It’s been a month of reflection for news icon Tom Brokaw, with the world marking anniversaries in two big stories that influenced his career: the 75th anniversary of D-Day and the 30th anniversary of the Tiananmen Square massacre.
And after covering the news for nearly 50 years, Brokaw is now drawing parallels between the presidencies of Donald Trump and Richard Nixon.
As Brokaw — a special correspondent for NBC News — finalizes a new project about his coverage of the Nixon years, he sat down with WTOP to reflect on his reporting and his extraordinary life.
His office inside New York’s Rockefeller Center feels a little like a history museum. The whole room hearkens back to his early days growing up in South Dakota.
Framed photographs of the legendary newsman with the Dalai Lama and Nancy Reagan sit on the ledge of a window that perfectly frames midtown Manhattan. Two decoy ducks sit atop southwestern-style rugs. Bronze busts of Churchill and Lincoln look on behind his massive oak desk. A set of antique U.S. Marine KA-BAR knives lie in a row near a framed photo of himself with a Special Forces commander he met in Afghanistan.
“I spent three days living on the base with him in the middle of nowhere. … They were out all night long shooting the bad guys and coming back to the base. And so I keep this around to remind me of what people … the sacrifices they are making,” he said, tapping the glass in the frame.
As you might expect, at 79, Brokaw has no shortage of memories from nearly a half-century of reporting from war zones, elections and uprisings. He recalls leaving China hours before the Tiananmen Square massacre began and rushing to catch one of the next flights back.
“The early protest in Tiananmen Square was a signal that there had been a profound change in that country. These very modern, young looking Chinese who were determined to have more of a say in the running of their country — they miscalculated. They thought those troops coming in their age would be sympathetic, but they were not.”
Many don’t know the story behind Brokaw’s dispatches from China just days after the government ordered the killing of young protesters. The massacre that claimed hundreds, if not thousands, of lives has been written out of Chinese history books.
“And we didn’t know whether we could get it on the air or not. We had to transmit out of our bureau there, but no one shut it down,” Brokaw recalled.
Then the anchor of “NBC Nightly News,” Brokaw and cameraman Tony Wasserman captured the first images of Beijing by hiding a camera under a box on the back of a bicycle. See video of Brokaw’s 1989 coverage in Tienanmen Square here. Brokaw explains his experience to WTOP in the video below:
“I don’t think I thought I was in personal grave danger. I did think I might get arrested,” Brokaw said of the risks he took in covering the days following the massacre.
It wasn’t the only risk he took in his career. When asked what assignment he found particularly challenging, Brokaw singled out the moment he had to ask a tough question of President Richard Nixon — one he knew deserved an answer. And he got pushback from White House press secretary Ron Ziegler.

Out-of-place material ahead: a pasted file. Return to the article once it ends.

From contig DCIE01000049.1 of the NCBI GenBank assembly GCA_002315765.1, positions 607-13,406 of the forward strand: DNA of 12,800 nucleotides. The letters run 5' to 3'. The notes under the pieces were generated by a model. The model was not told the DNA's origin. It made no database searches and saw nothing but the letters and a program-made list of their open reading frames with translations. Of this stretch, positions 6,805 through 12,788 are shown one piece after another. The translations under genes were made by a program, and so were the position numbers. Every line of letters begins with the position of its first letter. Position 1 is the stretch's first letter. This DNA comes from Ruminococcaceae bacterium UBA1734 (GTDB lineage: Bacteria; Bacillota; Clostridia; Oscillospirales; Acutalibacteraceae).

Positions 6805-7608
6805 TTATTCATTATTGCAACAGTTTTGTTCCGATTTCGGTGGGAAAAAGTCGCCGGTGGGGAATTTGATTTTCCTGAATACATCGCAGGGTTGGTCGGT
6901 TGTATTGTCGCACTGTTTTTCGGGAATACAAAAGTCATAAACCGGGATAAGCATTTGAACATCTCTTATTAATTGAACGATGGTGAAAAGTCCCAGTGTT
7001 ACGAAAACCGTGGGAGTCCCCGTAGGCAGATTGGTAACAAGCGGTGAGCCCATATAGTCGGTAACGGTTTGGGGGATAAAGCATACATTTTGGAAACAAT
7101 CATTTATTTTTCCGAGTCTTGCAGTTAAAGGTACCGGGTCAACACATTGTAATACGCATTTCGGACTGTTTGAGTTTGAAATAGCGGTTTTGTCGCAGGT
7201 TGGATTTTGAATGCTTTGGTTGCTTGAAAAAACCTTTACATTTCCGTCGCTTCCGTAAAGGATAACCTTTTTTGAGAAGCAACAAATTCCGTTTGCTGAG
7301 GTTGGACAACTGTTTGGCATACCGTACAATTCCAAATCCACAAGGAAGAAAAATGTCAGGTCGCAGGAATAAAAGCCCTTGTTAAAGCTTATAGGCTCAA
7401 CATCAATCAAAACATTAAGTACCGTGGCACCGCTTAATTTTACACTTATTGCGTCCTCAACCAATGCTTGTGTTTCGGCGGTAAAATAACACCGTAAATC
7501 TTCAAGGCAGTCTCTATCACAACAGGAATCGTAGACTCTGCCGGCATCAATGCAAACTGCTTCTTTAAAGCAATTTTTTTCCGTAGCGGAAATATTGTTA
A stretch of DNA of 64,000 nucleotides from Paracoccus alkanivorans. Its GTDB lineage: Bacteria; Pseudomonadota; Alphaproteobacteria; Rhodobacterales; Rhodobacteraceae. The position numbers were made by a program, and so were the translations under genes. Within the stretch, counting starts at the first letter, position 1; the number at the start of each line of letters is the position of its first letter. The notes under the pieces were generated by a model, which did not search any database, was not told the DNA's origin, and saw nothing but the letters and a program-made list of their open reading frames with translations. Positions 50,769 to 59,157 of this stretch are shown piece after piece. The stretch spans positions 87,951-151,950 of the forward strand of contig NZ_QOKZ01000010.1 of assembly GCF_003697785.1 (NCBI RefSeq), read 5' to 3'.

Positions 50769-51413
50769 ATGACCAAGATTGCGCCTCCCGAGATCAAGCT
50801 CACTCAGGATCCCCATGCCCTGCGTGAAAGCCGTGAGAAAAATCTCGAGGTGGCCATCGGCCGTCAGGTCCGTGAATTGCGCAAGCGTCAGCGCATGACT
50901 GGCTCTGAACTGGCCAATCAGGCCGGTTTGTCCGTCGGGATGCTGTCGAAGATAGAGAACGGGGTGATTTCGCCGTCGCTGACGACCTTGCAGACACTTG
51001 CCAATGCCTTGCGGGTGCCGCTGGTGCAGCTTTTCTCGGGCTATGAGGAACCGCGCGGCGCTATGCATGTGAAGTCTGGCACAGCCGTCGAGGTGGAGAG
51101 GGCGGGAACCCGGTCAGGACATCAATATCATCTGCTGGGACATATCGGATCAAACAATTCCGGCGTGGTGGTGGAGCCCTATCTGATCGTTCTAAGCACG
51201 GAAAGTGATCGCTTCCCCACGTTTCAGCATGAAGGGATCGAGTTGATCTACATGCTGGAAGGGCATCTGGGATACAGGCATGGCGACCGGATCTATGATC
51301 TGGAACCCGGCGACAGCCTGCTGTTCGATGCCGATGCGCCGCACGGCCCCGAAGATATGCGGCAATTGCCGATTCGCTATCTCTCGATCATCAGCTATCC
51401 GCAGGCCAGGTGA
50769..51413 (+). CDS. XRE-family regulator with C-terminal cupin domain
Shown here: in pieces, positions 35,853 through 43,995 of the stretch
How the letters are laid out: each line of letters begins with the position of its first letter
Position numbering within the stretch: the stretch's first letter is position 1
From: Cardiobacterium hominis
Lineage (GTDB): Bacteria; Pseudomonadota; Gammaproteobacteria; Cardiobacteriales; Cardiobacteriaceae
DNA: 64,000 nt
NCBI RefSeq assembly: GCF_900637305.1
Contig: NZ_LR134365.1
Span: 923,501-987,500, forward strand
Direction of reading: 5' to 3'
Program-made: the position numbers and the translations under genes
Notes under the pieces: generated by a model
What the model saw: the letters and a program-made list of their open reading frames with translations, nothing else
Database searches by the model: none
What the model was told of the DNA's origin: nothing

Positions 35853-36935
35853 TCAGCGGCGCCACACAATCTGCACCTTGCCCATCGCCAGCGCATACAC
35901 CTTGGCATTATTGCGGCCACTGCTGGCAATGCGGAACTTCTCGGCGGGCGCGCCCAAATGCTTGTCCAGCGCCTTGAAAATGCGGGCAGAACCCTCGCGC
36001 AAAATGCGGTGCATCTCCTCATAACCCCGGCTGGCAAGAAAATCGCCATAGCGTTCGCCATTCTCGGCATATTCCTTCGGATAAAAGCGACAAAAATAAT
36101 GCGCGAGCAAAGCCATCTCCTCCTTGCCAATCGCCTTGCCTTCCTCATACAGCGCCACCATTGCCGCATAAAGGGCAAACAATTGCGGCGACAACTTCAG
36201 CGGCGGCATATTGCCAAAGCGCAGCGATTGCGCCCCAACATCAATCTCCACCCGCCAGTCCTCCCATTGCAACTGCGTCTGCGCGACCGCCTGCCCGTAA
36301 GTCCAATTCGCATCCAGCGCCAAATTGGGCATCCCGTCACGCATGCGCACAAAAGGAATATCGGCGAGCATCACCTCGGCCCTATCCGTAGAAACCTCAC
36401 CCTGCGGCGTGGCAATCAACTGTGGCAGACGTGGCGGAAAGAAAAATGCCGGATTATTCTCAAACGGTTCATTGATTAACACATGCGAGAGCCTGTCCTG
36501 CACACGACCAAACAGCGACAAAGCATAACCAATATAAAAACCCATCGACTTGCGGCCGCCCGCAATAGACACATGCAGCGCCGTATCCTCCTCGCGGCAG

“So I said, ‘Mr. President, aren’t you misleading the American public by saying executive privilege protects you even in impeachment?’ And the next morning Ron Ziegler gave me hell because he thought I was not appropriately courteous to the president. I’d known him a long time, and I said, ‘Ron, I’m here to ask questions, not to be courteous,’” Brokaw recalled.
In the fall, the author of the World War II history book “The Greatest Generation” will release a new work chronicling the final year of Nixon’s presidency. Brokaw has already drawn parallels between Presidents Nixon and Trump, but ongoing impeachment talk from congressional Democrats is not where he finds the similarities.
In an op-ed for the New York Times last March, Brokaw connected the administrations in how both presidents dealt with questions over their taxes, boasted friendships with celebrities and displayed what Brokaw characterizes as vindictive behavior toward former confidantes — first John Dean and, more recently, Michael Cohen.
“And like Mr. Trump,” Brokaw wrote in that Times op-ed, “Mr. Nixon hated the press.”
“On the other hand,” he told WTOP, “I think journalism on the other end of the spectrum has to be careful that it’s not just yelling ‘the sky is falling’ constantly, constantly, one cycle after another.
“I mean, ‘He’s a terrible president it’s not working’ — people sitting in suits in New York are saying that. People in the middle of America who are putting on their working clothes every day and have jobs now, they don’t see it that way,” Brokaw said.
From how it is covered to how it is published, the news has changed a lot since the 1970s. Even Brokaw reads the digital version of the newspaper, except for Sundays. He feels that the news industry is in transition and that anyone feels they can be a journalist. Specifically, he’s concerned with the amount of false information masquerading as fact. Brokaw shared what he advises friends to do when vetting a news source.
“Put as much effort into figuring out if your source of news is authentic as you would into buying a new toaster oven or a new television set. You know, make sure what you are getting on a day-to-day basis holds up. That it’s authentic. You can count on it. Don’t just take it and run with it. That’s a grave danger, and we haven’t worked out the formulation of that yet.”
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